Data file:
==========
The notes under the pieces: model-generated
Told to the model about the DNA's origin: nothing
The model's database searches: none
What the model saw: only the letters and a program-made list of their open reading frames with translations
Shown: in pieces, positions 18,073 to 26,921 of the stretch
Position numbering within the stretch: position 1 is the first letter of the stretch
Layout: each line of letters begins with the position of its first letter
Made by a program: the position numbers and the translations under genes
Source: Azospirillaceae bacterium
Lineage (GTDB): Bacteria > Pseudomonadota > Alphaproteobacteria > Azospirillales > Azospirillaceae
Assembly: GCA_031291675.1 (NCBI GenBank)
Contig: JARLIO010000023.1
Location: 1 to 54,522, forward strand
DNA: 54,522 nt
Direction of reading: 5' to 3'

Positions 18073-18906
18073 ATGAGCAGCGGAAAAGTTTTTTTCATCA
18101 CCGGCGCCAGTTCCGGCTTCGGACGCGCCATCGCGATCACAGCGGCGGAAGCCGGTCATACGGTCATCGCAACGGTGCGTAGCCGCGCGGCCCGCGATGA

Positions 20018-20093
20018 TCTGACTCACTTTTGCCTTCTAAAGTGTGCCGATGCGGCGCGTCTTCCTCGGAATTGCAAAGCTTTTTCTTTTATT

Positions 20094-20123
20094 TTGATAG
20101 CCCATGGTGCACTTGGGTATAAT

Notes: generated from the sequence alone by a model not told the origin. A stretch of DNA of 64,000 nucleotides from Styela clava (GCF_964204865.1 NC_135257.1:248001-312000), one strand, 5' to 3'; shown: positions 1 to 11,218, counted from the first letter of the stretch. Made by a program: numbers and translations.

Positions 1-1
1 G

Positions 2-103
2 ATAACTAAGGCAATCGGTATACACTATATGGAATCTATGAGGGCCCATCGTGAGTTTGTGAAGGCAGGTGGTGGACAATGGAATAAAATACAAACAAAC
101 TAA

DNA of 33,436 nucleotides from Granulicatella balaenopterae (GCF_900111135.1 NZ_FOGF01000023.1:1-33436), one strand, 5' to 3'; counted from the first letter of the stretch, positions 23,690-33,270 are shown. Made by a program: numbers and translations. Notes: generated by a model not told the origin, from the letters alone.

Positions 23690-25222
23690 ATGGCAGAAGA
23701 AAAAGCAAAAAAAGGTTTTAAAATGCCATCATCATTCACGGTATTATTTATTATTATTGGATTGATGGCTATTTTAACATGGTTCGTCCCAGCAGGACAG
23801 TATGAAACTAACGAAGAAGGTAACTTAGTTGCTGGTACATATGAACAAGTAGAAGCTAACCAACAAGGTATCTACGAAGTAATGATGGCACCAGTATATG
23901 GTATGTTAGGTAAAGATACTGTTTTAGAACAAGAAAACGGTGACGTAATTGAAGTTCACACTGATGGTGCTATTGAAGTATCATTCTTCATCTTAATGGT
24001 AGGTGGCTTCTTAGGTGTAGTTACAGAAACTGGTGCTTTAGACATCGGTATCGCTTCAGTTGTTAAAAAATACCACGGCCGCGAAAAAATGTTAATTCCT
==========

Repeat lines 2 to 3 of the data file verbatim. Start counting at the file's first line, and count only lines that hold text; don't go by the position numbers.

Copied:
Told to the model about the DNA's origin: nothing
The model's database searches: none